You know what's freaking hard? Finding a CF who can play CF well and hit worth a damn. Not easy. My last 2 seasons, I've had J.R. Cox, who is Willie Mays with the glove, but not so much with the bat (You may run like Hayes, but you hit like sh*t.") Still, you could make a case for Cox, given the assorted junk I had in CF for my first "decade". However, I think Aspromonte has to get the nod here. Hub was a good defender in CF, with his 89 range and 81-83 level glove. He had some pop and was a switch hitter to boot. In 6+ seasons in Atlanta, he posted .252/.317/.435 with 120 HR and 463 RBI. His best season (S12), he put up a .286/.348/.497 line with 21 HR and 92 RBI. Not bad.
Here is another answer that will change with the 25th anniversary team. Joshua Mays will certainly take over this spot at some point, but for 2+ seasons, Hernandez was pure brilliance. He is my sole AL MVP award winner, and boy did he earn it. He hit .309/.386/.619 in S12 with 43 HR, 145 RBI, 121 runs, 26 2b, 11 3b and 30 SB. Oh yeah, he was an above average RF as well. I let him walk after S12 to LA, where his skills declined rapidly (hello training budget!) The compensatory 1st rounder I got turned into Silver Slugging Catcher Rick Briggs. The gift that kept on giving.
DH has been a bit of a revolving door. I've had a lot of players put up 2 good to great seasons in this spot. Aldridge spent some time here, as well. Marc Diaz, Dweezil Van Pelt, and Ralph Hunt were all good hitters. I chose Borchard as he had the best 2 season impact and played on my best teams. He hit .333/.399/.585 and .308/.382/.552 in his 2 full seasons in Atlanta. He hit 36 HR with 115 RBI in the first season and 35 Hr with 115 RBI in his second. That's consistency.
Right Handed Starting Pitcher:
This is a tougher call. Ignacio Cruz won one of my franchises 2 Cy Young awards, George Baker the other. Bob Creek has had 2 very good seasons, but that's not enough. I have to go with Burnett due to his talent and results. He's a short inning starter, which limits his value somewhat, but when he's on the mound, he's great. In 7 seasons in Atlanta, he's posted a 3.07 ERA in 1112 IP with a 1.13 WHIP. He's held opponents to a .279 OBP. He gets a lot of no decisions, but is still 81-45. Does Cruz' value and innings over 4 seasons best Burnett's superior pitching over 7 seasons? I don't think so, but I could be persuaded, I suppose.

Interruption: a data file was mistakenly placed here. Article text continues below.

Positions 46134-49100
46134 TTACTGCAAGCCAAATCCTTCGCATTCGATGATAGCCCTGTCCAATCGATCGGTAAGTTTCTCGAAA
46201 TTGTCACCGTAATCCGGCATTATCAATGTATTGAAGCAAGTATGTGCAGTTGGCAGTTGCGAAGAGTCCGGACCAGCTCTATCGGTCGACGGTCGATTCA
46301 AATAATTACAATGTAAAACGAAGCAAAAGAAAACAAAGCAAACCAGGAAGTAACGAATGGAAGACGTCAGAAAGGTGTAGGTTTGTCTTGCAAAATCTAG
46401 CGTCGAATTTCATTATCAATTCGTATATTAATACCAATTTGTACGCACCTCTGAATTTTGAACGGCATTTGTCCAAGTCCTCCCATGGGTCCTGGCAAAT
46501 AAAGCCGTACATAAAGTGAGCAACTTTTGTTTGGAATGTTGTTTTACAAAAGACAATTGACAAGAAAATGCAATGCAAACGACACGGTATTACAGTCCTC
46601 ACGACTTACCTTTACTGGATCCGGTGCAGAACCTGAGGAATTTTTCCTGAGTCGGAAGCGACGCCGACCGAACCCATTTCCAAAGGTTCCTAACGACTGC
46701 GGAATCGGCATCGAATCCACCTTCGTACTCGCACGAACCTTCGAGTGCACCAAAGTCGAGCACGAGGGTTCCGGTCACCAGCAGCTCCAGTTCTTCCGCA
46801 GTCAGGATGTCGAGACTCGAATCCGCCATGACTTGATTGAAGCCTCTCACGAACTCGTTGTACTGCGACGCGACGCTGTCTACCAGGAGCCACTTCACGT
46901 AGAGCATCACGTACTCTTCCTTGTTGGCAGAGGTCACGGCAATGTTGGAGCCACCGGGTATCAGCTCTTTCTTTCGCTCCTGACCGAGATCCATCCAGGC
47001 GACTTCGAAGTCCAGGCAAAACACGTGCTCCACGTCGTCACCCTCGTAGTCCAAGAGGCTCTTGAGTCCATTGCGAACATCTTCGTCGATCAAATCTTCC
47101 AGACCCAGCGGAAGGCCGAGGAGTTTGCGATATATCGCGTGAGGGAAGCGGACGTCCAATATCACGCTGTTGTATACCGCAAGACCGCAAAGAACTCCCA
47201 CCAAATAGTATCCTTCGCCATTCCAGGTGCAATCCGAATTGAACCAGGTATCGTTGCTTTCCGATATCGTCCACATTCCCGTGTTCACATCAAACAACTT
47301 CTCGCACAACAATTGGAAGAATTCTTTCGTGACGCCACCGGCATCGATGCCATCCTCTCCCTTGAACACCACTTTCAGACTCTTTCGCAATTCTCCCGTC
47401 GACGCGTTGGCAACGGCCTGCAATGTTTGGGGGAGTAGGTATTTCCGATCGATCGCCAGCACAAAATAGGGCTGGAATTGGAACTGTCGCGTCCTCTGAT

Left handed Starting pitcher:
Wakeland is Mr. Cheese Grit. He was 17 years old in S1 when I started my team. He broke into the majors for good in s5 after a massive elbow injury delayed his arrival. He made an immediate impact, winning the Rookie of the Year award by posting a 15-1 season with a 2.90 ERA in 24 starts. There was a fair bit of mediocrity mixed in, as he was backed by some very bad defenses for a while. He turned it around in S10 as the Grits got good again. He peaked in S11, posting a 21-8 record with a 2.84 ERA in 225.1 innings. Another elbow injury in S13 ended his ability to be a good starter, and he's muddled through since. He is still active and pitching, even now, and won his first WS ring with Philly in S18. He pitched 15 seasons in Atlanta and posted a 148-119 record with a 4.26 ERA.
I drafted Canizaro in the 2nd (!) round in S3. I dealt him to Colorado for Carlos James, but then I reacquired him in the massive Fitzgerald deal mentioned above. During his 7 season tenure in Atlanta, he made 4 All Star Teams and won a Fireman of the Year award. He saved 208 of 231 chances in 351 games, posting a 3.18 ERA.
It's been a fun ride so far and I'm looking forward to writing another one for my 30th anniversary.